The Elizabethan history play was one of the most prevalent dramatic genres of the 1590s, and so was a major contribution to Elizabethan historical culture. The genre has been well served by critical studies that emphasize politics and ideology; however, there has been less interest in the way history is interrogated as an idea in these plays. Drawing in period-sensitive ways on the field of contemporary performance theory, this book looks at the Shakespearean history play from a fresh angle, by first analyzing the foundational work of the Queen's Men, the playing company that invented the popular history play. Through innovative readings of their plays including The Famous Victories of Henry V before moving on to Shakespeare's 1 Henry VI, Richard III, and Henry V, this book investigates how the Queen's Men's self-consciousness about performance helped to shape Shakespeare's dramatic and historical imagination.Read more
- Draws on modern and post-modern performance, providing an original perspective on the history play theory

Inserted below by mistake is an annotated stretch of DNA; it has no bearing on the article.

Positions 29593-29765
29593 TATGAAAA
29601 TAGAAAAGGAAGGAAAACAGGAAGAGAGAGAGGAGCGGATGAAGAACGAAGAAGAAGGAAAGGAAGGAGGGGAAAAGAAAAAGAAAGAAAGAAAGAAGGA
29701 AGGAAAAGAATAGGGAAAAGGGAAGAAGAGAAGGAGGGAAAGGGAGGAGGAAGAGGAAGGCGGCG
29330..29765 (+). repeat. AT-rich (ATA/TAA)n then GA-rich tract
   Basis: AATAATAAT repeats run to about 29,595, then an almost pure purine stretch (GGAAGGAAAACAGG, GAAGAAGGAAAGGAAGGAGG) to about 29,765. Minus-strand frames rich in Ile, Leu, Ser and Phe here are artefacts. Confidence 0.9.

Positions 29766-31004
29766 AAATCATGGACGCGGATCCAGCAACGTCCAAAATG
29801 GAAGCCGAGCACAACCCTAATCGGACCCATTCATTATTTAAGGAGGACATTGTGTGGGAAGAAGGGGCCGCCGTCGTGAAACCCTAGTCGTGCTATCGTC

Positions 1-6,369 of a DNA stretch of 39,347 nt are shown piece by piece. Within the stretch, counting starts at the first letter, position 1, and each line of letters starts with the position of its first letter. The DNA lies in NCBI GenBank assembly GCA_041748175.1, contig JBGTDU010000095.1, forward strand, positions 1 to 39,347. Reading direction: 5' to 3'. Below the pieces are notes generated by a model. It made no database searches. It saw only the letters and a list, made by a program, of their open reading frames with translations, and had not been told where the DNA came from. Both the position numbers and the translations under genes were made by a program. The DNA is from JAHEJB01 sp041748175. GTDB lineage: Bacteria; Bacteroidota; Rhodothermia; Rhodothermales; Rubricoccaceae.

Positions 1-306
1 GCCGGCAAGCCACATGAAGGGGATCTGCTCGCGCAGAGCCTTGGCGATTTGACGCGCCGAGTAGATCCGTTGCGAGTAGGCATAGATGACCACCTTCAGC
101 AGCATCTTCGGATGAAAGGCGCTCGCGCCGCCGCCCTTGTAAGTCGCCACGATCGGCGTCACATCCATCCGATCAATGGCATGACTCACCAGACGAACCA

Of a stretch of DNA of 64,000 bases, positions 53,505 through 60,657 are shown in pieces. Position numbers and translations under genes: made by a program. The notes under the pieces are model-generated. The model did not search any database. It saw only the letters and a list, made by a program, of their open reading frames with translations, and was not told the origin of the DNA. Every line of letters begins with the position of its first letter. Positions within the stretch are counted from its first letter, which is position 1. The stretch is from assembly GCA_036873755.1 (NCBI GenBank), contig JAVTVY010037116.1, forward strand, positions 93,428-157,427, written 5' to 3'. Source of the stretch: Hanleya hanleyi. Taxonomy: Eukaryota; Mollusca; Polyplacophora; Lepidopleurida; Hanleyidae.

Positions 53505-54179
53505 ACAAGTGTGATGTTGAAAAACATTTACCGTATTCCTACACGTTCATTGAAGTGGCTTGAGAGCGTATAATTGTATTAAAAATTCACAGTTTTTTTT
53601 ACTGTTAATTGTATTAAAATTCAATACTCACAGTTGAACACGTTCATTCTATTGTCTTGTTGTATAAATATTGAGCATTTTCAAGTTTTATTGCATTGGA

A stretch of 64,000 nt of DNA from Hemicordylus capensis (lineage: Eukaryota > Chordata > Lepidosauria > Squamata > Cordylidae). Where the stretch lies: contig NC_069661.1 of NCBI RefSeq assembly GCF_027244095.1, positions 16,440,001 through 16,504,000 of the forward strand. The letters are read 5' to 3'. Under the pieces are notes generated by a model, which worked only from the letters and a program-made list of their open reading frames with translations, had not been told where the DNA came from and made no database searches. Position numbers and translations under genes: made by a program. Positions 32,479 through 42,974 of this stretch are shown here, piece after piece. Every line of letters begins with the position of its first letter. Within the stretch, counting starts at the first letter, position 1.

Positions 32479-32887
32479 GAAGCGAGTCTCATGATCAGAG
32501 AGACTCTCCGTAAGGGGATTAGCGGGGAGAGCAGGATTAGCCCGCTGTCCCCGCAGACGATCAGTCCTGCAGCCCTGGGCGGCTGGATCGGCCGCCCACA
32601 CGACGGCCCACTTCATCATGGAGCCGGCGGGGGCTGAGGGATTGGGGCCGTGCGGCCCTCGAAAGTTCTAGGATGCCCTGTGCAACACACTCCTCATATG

- Analyzes little-known plays from the Queen's Men, putting Shakespeare in dialogue with important but under-read plays from the period
- Combines theoretical research with close attention to careful readings of dramatic language
- Winner of Yale University's Samuel and Ronnie Heyman prize 2010
Reviews & endorsements
'One of the refreshing qualities of Walsh's book is his willingness to write about performance. This is something often lacking in literary criticism and, although it is becoming more widespread, there are few who manage to integrate it with quite as much verve as Walsh does.' Around the Globe
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- Date Published: September 2013
- format: Paperback
- isbn: 9781107629066
- length: 246 pages
- dimensions: 229 x 152 x 14 mm
- weight: 0.37kg
- availability: Available
Table of Contents
1. Dialogues with the dead: history, performance, and Elizabethan theater
2. Theatrical time and historical time: the temporality of the past in The Famous Victories of Henry V
3. Figuring history: truth, poetry, and report in The True Tragedy of Richard III
4. 'Unkind division': the double absence of performing history in 1 Henry VI
5. Richard III and Theatrum Historiae
6. Henry V and the extra-theatrical historical imagination
Conclusion: traces of Henry/traces of history.
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